Indian stocks crashed on Monday, suffering their worst single-day loss on record, as domestic and foreign investors were absolutely terrified that a nationwide lockdown triggered by a COVID-19 outbreak could crash the economy.
The NIFTY 50 is the flagship index on the National Stock Exchange of India, plummeted 12.98% to a near four-year low of 7,610.25 on Monday.
The Indian rupee hit a record low of over 76 against the dollar and puts pressure on the Narendra Modi government and the Reserve Bank of India (RBI) to ramp up emergency response efforts to protect a crashing currency and economy.
Modi's "Make-in-India" program, an attempt to revive the economy and diversify its manufacturing sector away from automobiles to bolster its aerospace and defense sectors, has miserably failed.
The economy has come to a screeching halt as residents in 75 districts across the country, including in major cities, such as the capital New Delhi, Mumbai, and Bangalore have been forced into mandatory quarantine by the government until March 31.
India is the second-largest country in the world, and has reported only 467 cases and ten deaths.
The lack of test kits has made it virtually impossible for the Ministry of Health and Family Welfare to detect community spreading of the virus. As test kits come online, India could be staring at a pandemic.
Actions by the government already suggest the virus crisis is getting worse. In the last day, India launched the world's most extensive social distancing lockdown of 1.3 billion people to flatten the pandemic curve to slow down the infection rate.
Flight bans and the cancellation of all passenger trains in the country is another attempt to limit the spread. The country's hospital system is poorly equipped and doesn't have enough hospital beds and ICU-level treatments to handle a massive influx of virus patients.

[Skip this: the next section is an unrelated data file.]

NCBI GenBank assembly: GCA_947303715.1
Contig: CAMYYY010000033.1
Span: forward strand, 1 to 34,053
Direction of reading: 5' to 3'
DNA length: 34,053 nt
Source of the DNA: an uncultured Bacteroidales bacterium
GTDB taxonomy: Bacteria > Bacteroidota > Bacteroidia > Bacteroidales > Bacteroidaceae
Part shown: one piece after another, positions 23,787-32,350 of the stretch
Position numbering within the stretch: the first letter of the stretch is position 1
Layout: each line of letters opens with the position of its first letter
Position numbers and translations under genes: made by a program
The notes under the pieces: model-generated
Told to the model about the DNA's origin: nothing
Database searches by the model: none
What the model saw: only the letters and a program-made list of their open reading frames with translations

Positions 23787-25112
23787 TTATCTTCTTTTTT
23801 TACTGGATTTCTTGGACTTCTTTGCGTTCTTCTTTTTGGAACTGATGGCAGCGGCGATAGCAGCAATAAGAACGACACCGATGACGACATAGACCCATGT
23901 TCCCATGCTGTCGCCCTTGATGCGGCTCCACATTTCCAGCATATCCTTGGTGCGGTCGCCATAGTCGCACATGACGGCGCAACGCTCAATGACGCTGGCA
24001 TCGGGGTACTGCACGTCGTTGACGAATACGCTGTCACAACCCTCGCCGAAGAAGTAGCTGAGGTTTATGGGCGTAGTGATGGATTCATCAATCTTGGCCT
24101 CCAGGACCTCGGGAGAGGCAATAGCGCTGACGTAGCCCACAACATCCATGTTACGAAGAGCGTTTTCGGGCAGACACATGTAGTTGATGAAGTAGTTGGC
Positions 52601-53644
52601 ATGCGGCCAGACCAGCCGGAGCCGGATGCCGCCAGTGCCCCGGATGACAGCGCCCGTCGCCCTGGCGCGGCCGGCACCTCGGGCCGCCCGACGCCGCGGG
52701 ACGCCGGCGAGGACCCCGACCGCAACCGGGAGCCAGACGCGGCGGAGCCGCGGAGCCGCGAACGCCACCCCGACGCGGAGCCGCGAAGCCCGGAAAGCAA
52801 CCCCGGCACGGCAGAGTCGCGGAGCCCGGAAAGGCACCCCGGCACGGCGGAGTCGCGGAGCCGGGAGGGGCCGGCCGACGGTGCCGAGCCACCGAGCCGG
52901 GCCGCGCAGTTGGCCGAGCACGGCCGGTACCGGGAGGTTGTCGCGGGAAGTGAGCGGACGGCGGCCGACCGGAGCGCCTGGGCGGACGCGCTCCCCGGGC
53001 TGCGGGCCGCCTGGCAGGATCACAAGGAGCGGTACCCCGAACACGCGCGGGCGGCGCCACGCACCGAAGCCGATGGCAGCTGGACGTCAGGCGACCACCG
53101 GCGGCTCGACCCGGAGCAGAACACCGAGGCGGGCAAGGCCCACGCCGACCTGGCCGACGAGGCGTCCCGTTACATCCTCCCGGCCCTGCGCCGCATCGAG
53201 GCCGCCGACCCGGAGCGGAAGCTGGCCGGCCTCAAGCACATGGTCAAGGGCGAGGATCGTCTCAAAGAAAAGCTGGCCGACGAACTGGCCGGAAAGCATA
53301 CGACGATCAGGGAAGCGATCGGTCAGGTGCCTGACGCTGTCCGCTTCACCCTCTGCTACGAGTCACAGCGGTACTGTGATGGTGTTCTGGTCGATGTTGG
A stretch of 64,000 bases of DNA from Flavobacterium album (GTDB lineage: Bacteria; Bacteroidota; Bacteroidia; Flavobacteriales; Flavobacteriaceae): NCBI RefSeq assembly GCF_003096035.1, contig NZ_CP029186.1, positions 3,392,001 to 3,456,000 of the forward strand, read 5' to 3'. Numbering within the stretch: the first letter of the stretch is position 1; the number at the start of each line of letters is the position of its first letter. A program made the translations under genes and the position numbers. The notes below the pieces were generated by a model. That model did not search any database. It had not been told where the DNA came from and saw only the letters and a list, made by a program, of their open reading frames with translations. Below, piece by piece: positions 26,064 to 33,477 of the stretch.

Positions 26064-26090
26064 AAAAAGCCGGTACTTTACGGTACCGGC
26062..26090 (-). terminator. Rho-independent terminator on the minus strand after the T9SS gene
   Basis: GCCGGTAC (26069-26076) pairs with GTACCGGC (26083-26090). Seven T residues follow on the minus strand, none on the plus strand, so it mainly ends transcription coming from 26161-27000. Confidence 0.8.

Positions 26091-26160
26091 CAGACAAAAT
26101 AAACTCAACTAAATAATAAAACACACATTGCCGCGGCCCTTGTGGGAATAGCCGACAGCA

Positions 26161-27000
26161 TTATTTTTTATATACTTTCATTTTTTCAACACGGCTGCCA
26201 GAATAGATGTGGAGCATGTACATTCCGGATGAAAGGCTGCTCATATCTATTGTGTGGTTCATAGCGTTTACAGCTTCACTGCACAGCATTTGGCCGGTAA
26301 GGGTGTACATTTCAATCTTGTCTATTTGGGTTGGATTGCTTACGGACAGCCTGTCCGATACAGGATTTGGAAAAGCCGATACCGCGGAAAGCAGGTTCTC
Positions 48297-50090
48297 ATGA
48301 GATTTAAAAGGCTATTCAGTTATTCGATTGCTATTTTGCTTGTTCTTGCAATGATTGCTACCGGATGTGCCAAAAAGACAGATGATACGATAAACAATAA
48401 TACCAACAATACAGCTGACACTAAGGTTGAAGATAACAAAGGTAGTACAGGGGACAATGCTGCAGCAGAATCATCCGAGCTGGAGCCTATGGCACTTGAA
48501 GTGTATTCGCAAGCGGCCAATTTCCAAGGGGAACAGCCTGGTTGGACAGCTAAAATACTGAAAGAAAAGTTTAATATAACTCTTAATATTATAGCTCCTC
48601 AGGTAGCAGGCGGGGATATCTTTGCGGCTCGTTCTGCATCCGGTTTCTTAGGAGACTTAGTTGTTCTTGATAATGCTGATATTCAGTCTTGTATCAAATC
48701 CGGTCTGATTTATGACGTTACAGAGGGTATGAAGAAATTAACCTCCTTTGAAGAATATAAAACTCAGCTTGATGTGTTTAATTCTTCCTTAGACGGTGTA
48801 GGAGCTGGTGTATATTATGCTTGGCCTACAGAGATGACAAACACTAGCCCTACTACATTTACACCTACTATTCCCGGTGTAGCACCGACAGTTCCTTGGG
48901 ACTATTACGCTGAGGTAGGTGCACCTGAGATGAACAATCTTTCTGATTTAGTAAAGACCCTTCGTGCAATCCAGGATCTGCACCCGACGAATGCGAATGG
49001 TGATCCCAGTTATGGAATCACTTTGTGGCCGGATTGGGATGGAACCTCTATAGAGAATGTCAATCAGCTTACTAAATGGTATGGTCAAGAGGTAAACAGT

"This is the biggest lockdown in world history," said Raghu Raman, a former soldier with the Indian Army and founder of the National Intelligence Grid, an umbrella database aimed at countering terrorism.
"This strategic pause gives decision-makers more time to arrest the exponential spread of the virus and evaluate tradeoffs."
Foreign investors aren't sticking around to see if the virus crisis will abate in the near term – they're currently dumping Indian assets at an unprecedented pace.
Oxford Economics estimates India's January-April growth forecast to be around 3%, a level not seen since the global financial crisis.
Bloomberg Economics says that the Indian government needs to spend at least 1% of GDP, or about $30 billion, to respond to the virus outbreak.
India's manufacturing hubs have ground to a halt as companies have been forced to shutter operations for virus containment purposes. Maruti Suzuki India Ltd., Tata Motors Ltd., Toyota Kirloskar Motor, Hero MotoCorp., Samsung Electronics Co. and LG Electronics Inc., Mahindra Group, TVS Motor Co., Kia Motors Corp., Renault Nissan Automotive India Private Ltd., and Yamaha Motor India are some of the large multinationals that have recently suspended operations.
The government's principal economic adviser Sanjeev Sanyal warned that "waves of default" of corporate debt could be imminent. There's a record 5.9 trillion rupees of corporate debt maturing this year.
Finance Minister Nirmala Sitharaman said last week that the government would announce a relief package for companies in the near term. The RBI is expected to slash interest rates and inject 1 trillion rupees into the economy on April 3.
We noted back in December that India's economy was "in a very deep crisis," which was a month before the world figured out about a virus outbreak in Wuhan, China.
It was only earlier this month that India organized a rescue plan for the nation's fourth-largest private bank as a long-running crisis among shadow lenders threatened to spill over into the banking system.
With a nationwide lockdown underway, India's economy could be on the brink of a significant downturn that would be absolutely devastating for the Modi government.